272585 Health benefits of nature contact: A review of current evidence

Tuesday, October 30, 2012 : 8:30 AM - 8:50 AM

Howard Frumkin, MD, DrPH , School of Public Health, University of Washington, Seattle, WA
A growing body of scientific evidence suggests that nature contact provides health benefits (broadly defined) across the life span. This evidence may be classified according to the form of nature contact: animal contact, plant contact, viewing nature, and entering wilderness. This presentation will review available evidence, suggesting what conclusions may now be drawn and identifying data gaps that need to be filled. It will then discuss the implications of this evidence for public health policy and programs.

Learning Areas:
Administer health education strategies, interventions and programs
Chronic disease management and prevention
Clinical medicine applied in public health
Environmental health sciences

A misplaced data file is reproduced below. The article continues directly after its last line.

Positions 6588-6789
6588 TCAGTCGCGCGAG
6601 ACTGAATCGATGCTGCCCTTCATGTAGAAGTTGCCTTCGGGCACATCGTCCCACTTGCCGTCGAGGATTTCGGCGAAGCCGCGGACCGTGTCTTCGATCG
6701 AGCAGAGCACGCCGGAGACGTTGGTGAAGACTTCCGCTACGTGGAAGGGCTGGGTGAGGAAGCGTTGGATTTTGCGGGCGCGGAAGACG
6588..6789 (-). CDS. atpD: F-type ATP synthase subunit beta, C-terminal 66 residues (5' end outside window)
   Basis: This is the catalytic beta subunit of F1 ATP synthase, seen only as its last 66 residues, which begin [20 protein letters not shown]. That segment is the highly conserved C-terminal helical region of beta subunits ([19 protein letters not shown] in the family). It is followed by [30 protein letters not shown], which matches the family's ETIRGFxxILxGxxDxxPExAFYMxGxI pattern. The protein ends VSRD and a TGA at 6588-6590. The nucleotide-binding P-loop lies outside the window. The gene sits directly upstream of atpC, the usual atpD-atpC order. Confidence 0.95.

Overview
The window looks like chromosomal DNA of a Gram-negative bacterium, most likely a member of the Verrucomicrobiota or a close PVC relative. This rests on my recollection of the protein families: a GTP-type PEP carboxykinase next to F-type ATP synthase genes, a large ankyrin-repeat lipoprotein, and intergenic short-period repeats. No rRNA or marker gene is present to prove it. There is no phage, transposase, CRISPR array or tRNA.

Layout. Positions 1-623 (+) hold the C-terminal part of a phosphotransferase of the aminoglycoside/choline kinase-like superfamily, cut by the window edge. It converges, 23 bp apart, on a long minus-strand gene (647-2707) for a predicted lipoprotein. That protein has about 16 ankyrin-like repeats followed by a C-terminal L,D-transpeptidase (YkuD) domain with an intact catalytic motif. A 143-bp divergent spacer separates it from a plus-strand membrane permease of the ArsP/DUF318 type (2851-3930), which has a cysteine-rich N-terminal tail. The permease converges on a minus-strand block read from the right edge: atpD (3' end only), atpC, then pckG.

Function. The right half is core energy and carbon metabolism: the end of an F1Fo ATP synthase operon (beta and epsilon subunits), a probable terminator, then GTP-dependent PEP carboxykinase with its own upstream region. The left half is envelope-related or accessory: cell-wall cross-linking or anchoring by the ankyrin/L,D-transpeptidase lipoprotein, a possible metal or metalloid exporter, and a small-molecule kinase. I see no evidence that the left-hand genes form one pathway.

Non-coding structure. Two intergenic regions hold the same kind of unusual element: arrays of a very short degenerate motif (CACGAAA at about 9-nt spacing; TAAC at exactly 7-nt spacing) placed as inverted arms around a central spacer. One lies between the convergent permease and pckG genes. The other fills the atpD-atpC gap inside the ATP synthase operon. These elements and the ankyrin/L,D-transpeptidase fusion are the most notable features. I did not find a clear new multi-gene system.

Implementation of health education strategies, interventions and programs
Planning of health education strategies, interventions, and programs

Learning Objectives:
1. Describe at least two categories of health benefits related to nature contact 2. Explain at least two scientific study designs that document the health benefits of nature contact 3. Name at least two interventions that promote public health via nature contact

Keywords: Environmental Health, Pediatrics

Presenting author's disclosure statement:

Qualified on the content I am responsible for because: I am Dean, and Professor of Environmental and Occupational Health Sciences, at the University of Washington School of Public Health. I am also an internist, environmental and occupational medicine specialist, and epidemiologist, who has worked in academia and public service. I have published extensively on the health benefits of nature.
Any relevant financial relationships? No

I agree to comply with the American Public Health Association Conflict of Interest and Commercial Support Guidelines, and to disclose to the participants any off-label or experimental uses of a commercial product or service discussed in my presentation.